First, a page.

One of the CD’s in that box set consists of a selection of about a dozen of his songs from the three studio albums he did in his lifetime, mostly the ones you hear on the radio.  It’s the other CD, however, that made me hear him in an entirely new way.  That one also has about a dozen songs, but they’re mostly covers of blues and country songs done on a home recorder.  What you hear is a pretty competent guitar player and a passable singer messing around with his recorder in his living room, singing songs he likes.  He does “In the Jailhouse Now” and “Livin’ with the Blues.”  He does a fifties novelty song by Tommy Collins called “You Ought to See Pickles Now.”  There’s a cover of “Six Days on the Road” and Merle Haggard’s “Mama Tried” and “Who’ll Buy the Wine.”  The recordings sound scratchy and flat like old records from the twenties.  There’s nothing revolutionary about them at all, unless you used to sit in your dad’s pickup in front of your house off a dirt road when you were seven years old listening to “Operator,” clicking through the next three tracks so the track with “Operator” on it would repeat.

I’ve been re-re-reading Greil Marcus’s classic 1973 work of rock criticism, Mystery Train, which attempts to show the interconnectedness of the American experience by focusing on its music and in particular on four contemporary acts:  The Band, Randy Newman, Sly and the Family Stone and Elvis.  (He first lays a foundation by writing about Robert Johnson and an obscure wandering musician called Harmonica Frank, which serves as a prelude to get him up to the present and allows him to designate those two musicians as not-quite-primary-but-close-enough sources for the purposes of the arguments he makes about the four featured acts.)  It’s a fascinating book; Marcus’s talent is that he is able to convince you of the existence of connections that you probably never would have seen and to draw conclusions on a macro-scale about his findings.  Even if I had the talent to see those connections, I wouldn’t have the intellectual stamina (or the breadth of knowledge) to make the complete case.  Marcus can seemingly look through both ends of the telescope at the same time.  More often than not, I get tired of the telescope altogether and just let somebody else tell me what he sees or stare into space on my own.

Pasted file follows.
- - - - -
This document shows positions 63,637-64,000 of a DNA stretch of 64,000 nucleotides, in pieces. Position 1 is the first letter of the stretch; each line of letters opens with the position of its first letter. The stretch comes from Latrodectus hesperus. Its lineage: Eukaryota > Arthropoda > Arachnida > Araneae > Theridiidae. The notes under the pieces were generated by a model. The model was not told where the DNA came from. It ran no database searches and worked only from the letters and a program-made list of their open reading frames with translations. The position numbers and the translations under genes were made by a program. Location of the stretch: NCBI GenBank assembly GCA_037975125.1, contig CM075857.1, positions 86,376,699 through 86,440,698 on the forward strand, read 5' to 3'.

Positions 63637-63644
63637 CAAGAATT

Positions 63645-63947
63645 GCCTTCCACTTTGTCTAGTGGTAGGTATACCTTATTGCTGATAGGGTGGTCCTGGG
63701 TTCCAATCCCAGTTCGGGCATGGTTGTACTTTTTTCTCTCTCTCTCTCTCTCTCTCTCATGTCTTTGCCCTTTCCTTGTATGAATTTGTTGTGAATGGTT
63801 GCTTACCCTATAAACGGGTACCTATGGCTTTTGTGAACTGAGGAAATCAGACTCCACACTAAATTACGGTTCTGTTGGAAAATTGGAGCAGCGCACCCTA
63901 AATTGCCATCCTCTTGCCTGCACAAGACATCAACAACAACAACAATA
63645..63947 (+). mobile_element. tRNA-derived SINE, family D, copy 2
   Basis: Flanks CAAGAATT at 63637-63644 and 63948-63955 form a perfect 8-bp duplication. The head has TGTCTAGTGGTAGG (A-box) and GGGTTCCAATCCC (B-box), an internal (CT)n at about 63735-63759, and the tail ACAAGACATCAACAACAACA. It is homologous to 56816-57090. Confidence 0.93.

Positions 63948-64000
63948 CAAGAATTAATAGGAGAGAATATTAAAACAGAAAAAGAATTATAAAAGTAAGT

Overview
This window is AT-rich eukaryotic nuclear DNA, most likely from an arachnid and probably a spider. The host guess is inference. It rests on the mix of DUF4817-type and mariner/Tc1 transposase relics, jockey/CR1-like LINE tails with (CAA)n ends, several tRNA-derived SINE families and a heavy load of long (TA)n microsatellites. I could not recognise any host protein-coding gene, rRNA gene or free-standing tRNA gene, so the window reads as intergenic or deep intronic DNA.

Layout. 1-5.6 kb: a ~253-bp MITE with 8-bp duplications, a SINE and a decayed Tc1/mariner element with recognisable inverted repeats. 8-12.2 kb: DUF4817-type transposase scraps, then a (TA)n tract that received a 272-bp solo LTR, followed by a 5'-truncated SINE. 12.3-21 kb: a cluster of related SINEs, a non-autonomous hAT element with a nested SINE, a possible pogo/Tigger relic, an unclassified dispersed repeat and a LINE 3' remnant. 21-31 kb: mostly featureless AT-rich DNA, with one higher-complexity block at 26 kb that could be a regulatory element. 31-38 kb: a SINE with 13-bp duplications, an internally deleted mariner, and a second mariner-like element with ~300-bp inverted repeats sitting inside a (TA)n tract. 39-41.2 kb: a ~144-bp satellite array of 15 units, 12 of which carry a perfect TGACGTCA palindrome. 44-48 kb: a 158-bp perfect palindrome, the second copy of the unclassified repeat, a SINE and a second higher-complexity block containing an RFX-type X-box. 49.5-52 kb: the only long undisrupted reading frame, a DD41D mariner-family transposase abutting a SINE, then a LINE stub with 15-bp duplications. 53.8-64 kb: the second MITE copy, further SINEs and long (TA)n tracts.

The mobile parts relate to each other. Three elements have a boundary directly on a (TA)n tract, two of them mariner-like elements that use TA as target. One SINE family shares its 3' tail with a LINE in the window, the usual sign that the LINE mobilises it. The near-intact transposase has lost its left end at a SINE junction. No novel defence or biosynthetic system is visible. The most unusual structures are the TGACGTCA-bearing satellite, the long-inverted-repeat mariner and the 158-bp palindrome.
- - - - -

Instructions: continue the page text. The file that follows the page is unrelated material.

As of tomorrow I will have outlived Elvis.  I outlived Jim Croce twelve years ago. (Marcus, Croce’s contemporary, would have outlived Croce about the time Mystery Train was written.)  It’s easy to forget or never to realize that they weren’t just musicians, they were human beings (Croce’s son A.J. was a toddler when his dad died and is a musician himself), and that what most distinguished them from most human beings is not that they played music or that they were famous but that they were doing what they thought they were supposed to be doing.  And it worked!  They put something there that wasn’t there before; I know because I heard it when I was seven and remembered it when I was 42.  So it’s a dumb and pointless question whether Jim Croce’s music still “holds up.”  What does that even mean?

 Careful Man.  “Zydeco Jones” was originally supposed to be a joke song, I think (maybe it still is and I just don’t know it), along the lines of “Amos Moses” by the great Jerry Reed (nobody can throw the exclamation “Son!” into a song with as much gusto as he could), or maybe a parody of Dolly Parton’s “Apple Jack” (which, if I recall correctly, was about a prepubescent girl who would go down and hang out with some drunken drifter who lived in a shack in the woods and who then wrote a gleefully upbeat song about the experience when she grew up.)  Jerry Reed did a whole album of Croce covers in 1980.  Unfortunately, most of them have 1980 production too.  This is one of the better ones, production-wise.